Faithful Living: Reflecting on 13 years of faithful writings

I have come to understand that sometimes we experience good things in our lives because we make them happen — we dream and toil, persist and sacrifice until our ideas become reality. Other times wonderful opportunities and people, conversations and lessons seem to drop into our laps. I find these circumstances some of the most satisfying, for they are experiences filled with wonder and surprise. They are like manna from heaven.

That was exactly my experience 13 years ago when the idea of writing Faithful Living was first introduced to me.

I wish I could say that I determined I would become a columnist and worked like a mad woman to make that happen. But the truth of the matter is this: the opportunity dropped into my lap in a way I could never have imagined.

The news first came by way of a friend who is unrelated to the newspaper in any way. In fact, he is a father, husband and missionary — a very unlikely bearer of such news except for this fact: Dick understands the deep and sometimes mysterious ways of faith because he has lived on the edge most of his life. He has boldly proclaimed his love for God and taken that message of love and faithfulness to far-off lands. When comfort and convention were not available, Dick learned to lean on God through prayer. In turn, he has learned to listen. What he is able to hear and understand from God can be truly amazing.

Our lives intertwined the morning a unique idea came to him as he readied for the day. The idea? That I would write a column about my experiences with faith. Being a good friend, a man of great faith, and recognizing over the years that remote ideas unrelated to his life are often a gift from a heavenly sender, he made a call to me and shared the news.

“Gear up,” he said, “It’s time to write about faith!”

I was amazed, even intrigued, but skeptical. There was already a religion column offered by the newspaper and I was busy raising three small children. When would I find the time to pen a weekly column? And why me? I was a published writer, but not a pastor.

Two weeks later I received a call from a section editor at the newspaper. Other job interests had suddenly pulled the religion columnist in another direction. Would I consider writing a column that describes my weekly adventures with faith? They needed to line up a columnist — and fast!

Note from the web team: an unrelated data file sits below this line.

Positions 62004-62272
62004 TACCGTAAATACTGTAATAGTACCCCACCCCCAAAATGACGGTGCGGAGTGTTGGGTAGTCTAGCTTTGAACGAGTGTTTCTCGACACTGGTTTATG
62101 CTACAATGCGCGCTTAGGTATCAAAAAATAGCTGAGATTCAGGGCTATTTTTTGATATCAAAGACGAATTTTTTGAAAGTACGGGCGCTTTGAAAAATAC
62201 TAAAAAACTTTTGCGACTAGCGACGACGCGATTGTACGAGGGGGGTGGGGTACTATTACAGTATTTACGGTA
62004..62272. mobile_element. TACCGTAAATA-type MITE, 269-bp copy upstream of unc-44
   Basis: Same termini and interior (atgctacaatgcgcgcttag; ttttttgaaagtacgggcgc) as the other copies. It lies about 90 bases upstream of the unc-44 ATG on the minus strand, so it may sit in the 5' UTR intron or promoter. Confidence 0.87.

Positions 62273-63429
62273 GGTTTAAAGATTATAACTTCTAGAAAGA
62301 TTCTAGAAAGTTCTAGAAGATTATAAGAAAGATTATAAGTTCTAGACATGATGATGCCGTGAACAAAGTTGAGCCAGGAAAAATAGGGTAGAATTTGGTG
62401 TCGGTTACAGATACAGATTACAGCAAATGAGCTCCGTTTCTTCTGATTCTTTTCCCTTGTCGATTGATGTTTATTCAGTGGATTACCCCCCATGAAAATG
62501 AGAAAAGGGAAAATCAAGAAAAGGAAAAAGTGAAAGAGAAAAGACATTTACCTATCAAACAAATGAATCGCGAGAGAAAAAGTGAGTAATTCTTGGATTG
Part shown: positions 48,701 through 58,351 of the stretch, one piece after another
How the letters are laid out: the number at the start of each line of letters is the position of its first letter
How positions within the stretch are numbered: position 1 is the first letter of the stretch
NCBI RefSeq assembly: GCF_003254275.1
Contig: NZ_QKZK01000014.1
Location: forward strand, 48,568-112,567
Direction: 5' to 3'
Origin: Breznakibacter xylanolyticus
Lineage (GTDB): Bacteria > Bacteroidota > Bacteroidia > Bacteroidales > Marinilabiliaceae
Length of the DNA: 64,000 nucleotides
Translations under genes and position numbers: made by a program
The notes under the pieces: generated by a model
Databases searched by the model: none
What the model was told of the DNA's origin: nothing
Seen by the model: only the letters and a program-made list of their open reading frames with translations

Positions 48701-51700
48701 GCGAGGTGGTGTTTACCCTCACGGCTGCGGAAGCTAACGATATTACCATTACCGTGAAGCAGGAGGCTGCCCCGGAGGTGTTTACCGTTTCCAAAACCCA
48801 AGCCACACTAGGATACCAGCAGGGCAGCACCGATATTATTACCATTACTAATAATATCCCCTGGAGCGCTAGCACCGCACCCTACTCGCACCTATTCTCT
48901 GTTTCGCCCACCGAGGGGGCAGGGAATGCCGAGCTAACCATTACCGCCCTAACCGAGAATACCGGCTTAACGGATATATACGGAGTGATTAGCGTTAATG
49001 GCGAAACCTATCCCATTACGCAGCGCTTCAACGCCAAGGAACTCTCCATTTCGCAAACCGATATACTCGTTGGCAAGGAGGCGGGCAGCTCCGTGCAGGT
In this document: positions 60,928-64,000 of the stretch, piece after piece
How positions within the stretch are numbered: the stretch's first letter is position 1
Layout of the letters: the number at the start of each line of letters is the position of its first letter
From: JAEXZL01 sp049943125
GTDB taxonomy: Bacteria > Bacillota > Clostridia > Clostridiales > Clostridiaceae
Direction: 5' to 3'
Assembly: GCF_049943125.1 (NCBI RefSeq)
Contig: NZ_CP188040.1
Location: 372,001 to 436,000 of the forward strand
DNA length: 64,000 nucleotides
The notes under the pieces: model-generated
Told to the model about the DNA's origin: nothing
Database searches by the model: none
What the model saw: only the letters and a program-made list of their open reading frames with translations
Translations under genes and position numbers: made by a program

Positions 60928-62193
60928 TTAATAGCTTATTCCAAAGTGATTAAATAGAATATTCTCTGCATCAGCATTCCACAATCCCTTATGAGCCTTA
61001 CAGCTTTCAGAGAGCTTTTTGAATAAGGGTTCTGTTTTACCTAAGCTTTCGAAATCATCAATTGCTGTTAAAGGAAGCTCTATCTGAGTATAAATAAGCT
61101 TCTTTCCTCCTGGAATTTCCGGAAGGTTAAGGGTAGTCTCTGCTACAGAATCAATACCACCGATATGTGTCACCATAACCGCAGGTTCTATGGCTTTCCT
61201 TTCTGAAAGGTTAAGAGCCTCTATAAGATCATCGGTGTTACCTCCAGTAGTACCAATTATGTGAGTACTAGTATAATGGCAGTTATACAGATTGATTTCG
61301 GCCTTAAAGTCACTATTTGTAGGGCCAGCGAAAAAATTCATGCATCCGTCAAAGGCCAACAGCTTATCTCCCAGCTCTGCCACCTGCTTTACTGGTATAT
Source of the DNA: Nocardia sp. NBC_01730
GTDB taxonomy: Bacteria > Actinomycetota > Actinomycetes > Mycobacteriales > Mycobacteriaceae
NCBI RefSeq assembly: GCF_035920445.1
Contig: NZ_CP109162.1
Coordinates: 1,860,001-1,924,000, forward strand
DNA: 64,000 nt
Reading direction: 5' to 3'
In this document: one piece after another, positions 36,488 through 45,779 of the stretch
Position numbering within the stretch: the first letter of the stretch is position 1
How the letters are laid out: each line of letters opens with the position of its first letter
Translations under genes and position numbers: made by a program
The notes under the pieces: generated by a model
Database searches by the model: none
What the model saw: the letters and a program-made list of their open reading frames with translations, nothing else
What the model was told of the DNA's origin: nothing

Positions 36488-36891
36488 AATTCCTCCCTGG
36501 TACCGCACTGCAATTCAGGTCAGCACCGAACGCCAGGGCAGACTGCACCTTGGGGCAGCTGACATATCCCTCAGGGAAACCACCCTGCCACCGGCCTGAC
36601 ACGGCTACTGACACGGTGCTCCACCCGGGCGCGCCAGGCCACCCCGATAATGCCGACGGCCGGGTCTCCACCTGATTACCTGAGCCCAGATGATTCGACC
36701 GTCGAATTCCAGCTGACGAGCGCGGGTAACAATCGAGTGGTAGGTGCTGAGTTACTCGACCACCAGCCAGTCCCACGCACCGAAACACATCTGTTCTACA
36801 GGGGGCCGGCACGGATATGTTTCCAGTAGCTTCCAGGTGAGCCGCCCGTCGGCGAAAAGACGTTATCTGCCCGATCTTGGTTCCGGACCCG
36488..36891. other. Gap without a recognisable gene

I had no idea how I would fashion a column concept so quickly, but in minutes I typed the words “Faithful Living” atop my computer screen and began writing my first column.

I chose to tell the story of my Oklahoma grandparents and a summer afternoon in 1969 when we holed up in a walk-in cellar to avoid a quickly approaching tornado. While Grandpa topped his head with an old ‘sal wester and scooped up an ample portion of blackberry cobbler to bring into the cellar, my grandmother slapped pesky mosquitoes away from my legs in the dim light and prayed over us. Grandma understood that she could not change what was happening to us, but she enjoyed full control over her spiritual response. She was faithfulness in action.

It is this picture of pure, simple faith that fills my heart this week as I consider what it means to live in faithfulness.

The circumstances of my life have changed dramatically in 13 years: my children are young adults, both of my grandparents and their second son, my dad, have all passed on. And even though I miss them terribly and at moments grieve deeply and profoundly for the void present in my life because they are gone, I am thankful for the legacies they leave and memories of prayers uttered in their presence. It is when I allow my tears to flow and the sorrow of my heart to pour out in prayer that I experience a great soothing of my fears and a reduction in my pain. Faithfulness provides assurance that death is only a momentary parting.

Faithfulness also involves dying: dying to self. Dying to the idea that we control our lives. Faithfulness acknowledges that there are times when life drops into our laps enormous opportunities to live boldly, even when there is fear and surprise and pain. Such faith overrides the gifts of science and technology and offers us opportunities to become living examples of faith — to honor God and encourage others.